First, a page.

Spreading the new gospel
On possibilities that the bigger players may just buy up BizTone, Matsumura said the company has had several overtures, with one "very realistic offer", but he does not believe it will happen too soon.
Matsumura believed fears of Internet security also can be likened to putting money in the bank versus under one's mattress. "People soon realized banks are more secure and better. There is very high level of security and better backups in the data centers that we are working with. Having such level of security in remote systems is what many companies cannot afford to run themselves. In the future people will be more secure with their information being over there, than here," he said.
He added that support can also be better orchestrated through the Net or better initiated when arranging site visits.
Matsumura, who once traveled the world to spread the Java gospel of "write once, run anywhere", said the time for the programming language has come. "It's a mainstay in ASPs, and Internet services and the top 10 Internet companies are all using Java with things built in or on the Java platform.
"Java has already achieved a level of irreplaceability in the marketplace. There is no way that something else will come along and wrest it from its position. It may not have a lot of visibility in consumer desktop apps but in network-based large-scale applications deployment, it is huge," he said.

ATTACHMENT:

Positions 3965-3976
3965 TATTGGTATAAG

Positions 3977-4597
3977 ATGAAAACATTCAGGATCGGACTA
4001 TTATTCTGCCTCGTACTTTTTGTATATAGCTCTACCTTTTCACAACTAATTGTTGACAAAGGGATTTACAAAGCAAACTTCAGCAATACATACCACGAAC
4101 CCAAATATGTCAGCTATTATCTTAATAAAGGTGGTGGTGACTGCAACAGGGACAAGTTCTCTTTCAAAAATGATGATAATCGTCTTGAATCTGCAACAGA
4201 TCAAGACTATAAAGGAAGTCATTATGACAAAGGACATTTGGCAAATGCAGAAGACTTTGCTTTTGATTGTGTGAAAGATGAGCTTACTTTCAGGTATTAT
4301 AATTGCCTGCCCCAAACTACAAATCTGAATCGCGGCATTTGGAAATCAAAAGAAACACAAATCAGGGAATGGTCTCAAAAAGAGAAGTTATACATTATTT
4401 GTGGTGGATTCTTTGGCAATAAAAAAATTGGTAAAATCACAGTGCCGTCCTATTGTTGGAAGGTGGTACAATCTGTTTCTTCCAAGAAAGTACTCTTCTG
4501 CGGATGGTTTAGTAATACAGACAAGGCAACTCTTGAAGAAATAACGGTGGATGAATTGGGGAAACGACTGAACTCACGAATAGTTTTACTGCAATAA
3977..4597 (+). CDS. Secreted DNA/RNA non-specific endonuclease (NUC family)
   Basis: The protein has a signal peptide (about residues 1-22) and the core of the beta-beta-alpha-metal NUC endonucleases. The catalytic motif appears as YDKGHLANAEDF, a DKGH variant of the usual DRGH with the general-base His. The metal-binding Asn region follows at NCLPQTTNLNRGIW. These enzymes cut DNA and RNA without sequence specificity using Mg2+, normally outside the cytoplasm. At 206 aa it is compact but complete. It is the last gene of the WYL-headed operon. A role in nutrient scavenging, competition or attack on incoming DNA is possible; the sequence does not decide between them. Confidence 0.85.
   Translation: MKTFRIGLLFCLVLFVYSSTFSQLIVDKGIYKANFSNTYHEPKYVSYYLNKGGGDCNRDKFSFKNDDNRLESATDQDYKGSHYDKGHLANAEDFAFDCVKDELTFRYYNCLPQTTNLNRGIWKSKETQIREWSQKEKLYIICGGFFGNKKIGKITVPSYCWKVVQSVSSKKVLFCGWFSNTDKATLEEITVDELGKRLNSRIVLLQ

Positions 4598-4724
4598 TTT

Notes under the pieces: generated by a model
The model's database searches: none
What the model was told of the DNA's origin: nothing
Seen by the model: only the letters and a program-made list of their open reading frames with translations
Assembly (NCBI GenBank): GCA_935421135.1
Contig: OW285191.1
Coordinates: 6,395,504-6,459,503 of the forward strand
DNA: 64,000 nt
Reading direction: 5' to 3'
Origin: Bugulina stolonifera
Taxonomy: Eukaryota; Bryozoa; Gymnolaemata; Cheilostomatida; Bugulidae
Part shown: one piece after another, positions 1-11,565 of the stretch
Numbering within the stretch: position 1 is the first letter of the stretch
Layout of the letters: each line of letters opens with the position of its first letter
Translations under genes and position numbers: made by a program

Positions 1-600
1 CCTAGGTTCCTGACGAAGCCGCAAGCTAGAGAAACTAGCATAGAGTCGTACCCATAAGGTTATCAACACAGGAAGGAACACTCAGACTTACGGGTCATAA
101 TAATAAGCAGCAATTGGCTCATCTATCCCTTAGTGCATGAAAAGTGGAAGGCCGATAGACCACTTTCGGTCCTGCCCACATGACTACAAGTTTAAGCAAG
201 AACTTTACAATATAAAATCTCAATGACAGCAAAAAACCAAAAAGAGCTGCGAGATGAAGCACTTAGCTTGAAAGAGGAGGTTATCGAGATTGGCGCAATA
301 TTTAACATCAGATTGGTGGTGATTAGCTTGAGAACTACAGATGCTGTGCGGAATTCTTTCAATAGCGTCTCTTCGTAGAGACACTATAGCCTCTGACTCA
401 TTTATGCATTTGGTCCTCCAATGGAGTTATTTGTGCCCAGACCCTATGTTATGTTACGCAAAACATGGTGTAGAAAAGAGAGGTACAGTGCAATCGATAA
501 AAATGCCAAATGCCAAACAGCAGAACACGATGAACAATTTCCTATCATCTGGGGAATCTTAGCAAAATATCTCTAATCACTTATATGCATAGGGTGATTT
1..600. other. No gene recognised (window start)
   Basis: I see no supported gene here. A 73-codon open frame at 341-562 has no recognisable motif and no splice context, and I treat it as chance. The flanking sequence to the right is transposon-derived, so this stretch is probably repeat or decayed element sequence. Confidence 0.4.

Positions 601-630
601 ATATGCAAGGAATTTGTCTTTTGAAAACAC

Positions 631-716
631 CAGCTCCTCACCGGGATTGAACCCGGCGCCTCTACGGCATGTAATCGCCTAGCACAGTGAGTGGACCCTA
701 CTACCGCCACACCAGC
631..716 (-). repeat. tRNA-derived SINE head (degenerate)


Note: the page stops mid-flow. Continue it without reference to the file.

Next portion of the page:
Matsumura noted that Sun's second stab at the thin client market with the launch of the Sun Ray 1 may lift the market for network-based applications where JavaStations do not.
"It is an extremely thin client running against a local Web top server. It has greater compatibility and can run traditional applications like Netscape. I think Sun has got it right this time and it is going to have a very successful deployment," he observed.
Sun Ray allows users to access their files and applications on the server from anywhere on the corporate network. The product is aimed at large businesses such as call centers and financial offices, and has smart card compatibility.
Matsumura said the prediction that users would want a network computer without the bells and whistles of the desktop PC, as first touted by Sun's Scott McNealy and Oracle's Larry Ellison, is still true… except that the PC desktop became the network computer.
"The market was changing at a such a speed that instead of a US$500 network computer, you can now get a US$250 PC or free PC. Conceptually it is the same thing-- an extremely low-cost or free client. What you pay for is the Internet service. The PC has become the network computer, and the only thing that matters is the network," he pointed out.
Indeed, it's "the network" that Matsumura is still selling. And if the Internet is the mother of all networks, then his sermons may well want to make you buy into BizTone as its rising son.